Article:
‘Love is Strange’
Director: Ira Sachs
Stars: John Lithgow, Alfred Molina
4 (out of 5) Globes
Despite how it may sound, “Love is Strange” is not really a gay marriage film, nor even particularly political. There is one part where it is, very early on: Almost immediately after longtime couple Ben and George (John Lithgow and Alfred Molina) have belatedly wed — soon after New York State legalizes same-sex marriage — the latter finds himself out of a job. He’s spent years as a music teacher at a Catholic school, and everyone — including his immediate supervisors — have long known of his orientation. But the highers-ups are not having it and demand his immediate dismissal.
It’s an ugly scene, but what follows could happen to anyone who falls on dire straits. Ben and George can no longer afford their cramped but homey Greenwich Village apartment, and they also can’t immediately find a new, affordable one. So while they wait for a replacement spot, they are forced to live apart: Ben with family, George with friends. They’re far apart, in different boroughs, and plenty of screen time elapses without them seeing each other — enough that another type of film emerges altogether: the one about putting up guests and the typically passive-aggressive neuroses that result.
While George isn’t very happy crashing on a couch with a couple that likes parties (and D&D), Ben arguably has it worse — although he’s not blameless. Stuck on the lower bunk in his grand-nephew’s (Charlie Tahan) room, Ben likes to nap during the afternoon and doesn’t seem to catch on that constantly chit-chatting with his nephew’s wife, work-at-home novelist Kate (Marisa Tomei), seriously throws off her work. Kate is too nice to set things straight, and it’s not long before there’s a prickly situation no one wants to address or solve.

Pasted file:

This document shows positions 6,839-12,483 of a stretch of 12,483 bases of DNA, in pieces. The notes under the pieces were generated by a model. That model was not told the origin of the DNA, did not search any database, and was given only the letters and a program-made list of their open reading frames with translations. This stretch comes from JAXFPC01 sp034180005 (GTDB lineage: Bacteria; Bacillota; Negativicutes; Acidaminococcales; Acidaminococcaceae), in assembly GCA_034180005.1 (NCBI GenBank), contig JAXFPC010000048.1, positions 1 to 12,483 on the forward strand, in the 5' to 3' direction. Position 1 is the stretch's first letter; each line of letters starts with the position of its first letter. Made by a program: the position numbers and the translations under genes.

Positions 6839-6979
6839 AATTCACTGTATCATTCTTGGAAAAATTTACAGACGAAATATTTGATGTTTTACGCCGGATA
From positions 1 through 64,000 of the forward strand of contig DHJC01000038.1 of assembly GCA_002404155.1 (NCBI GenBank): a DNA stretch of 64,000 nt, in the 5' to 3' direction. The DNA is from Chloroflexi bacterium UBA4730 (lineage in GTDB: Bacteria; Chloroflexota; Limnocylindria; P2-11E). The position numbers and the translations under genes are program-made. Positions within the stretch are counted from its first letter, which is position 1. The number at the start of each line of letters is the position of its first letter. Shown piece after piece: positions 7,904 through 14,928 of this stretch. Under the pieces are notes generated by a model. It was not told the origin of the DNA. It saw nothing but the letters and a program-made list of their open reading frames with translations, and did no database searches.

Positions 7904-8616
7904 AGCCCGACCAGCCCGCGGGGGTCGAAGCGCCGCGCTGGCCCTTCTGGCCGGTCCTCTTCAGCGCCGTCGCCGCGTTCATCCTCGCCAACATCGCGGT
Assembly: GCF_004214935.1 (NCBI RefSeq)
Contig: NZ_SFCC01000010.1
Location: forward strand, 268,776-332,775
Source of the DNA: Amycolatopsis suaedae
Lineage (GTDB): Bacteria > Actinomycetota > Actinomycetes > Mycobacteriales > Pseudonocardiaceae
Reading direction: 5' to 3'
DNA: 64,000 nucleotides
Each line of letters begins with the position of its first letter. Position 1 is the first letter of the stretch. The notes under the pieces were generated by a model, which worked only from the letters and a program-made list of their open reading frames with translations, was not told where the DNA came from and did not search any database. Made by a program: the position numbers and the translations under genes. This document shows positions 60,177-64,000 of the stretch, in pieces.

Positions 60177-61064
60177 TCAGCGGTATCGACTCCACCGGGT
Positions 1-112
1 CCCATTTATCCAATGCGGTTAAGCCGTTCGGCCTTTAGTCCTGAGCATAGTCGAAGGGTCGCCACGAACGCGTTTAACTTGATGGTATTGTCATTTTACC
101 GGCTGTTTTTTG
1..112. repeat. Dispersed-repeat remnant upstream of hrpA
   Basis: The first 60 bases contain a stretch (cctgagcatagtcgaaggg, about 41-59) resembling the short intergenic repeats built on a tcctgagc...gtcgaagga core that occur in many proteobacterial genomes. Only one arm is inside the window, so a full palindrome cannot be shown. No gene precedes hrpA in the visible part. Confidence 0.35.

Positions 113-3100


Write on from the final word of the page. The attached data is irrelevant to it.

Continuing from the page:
“Love is Strange” has more in common with bad houseguest movies — like the Turkish film “Distant,” if not “Houseguest” — than “Philadelphia” or “Prick Up Your Ears,” the latter which starred Molina as Kenneth Halliwell, Joe Orton’s lover. Some of the major plot turns in the script can be screenwriterly — in fact, one is so incredibly coincidental that it goes from being silly to basically fine.
But plot is not where the film’s interests lie. Director Ira Sachs (of “Keep the Lights On,” which does something similar with the bad relationship genre) favors a purely observational approach, one that’s as gentle as the Chopin piano pieces that frequent the soundtrack. His cameras quietly prowl over lived-in scenes where people do very little while tensions slowly mount. Dinners and nightcaps start with characters trying not to address the matter at hand, the awkwardness breaking with talk about a film (including a great gratuitous shout-out to the Bubsy Berkeley Technicolor behemoth “The Gang’s All Here”).
It’s also allowing us new ways to see two of cinema’s great over-the-top hams. Lithgow and Molina are both fine actors usually called on to go big. Here they scale it all the way down to the bone, doing little but saying volumes. Lithgow in particular is a revelation: Ben is the kind of person who rarely opens his mouth, but when he does you sense an entire universe inside — someone you only get to know through a lifetime at his side. The film too is heartbreaking in this way, which is to say not just in the ways you’d expect from a film with this premise.
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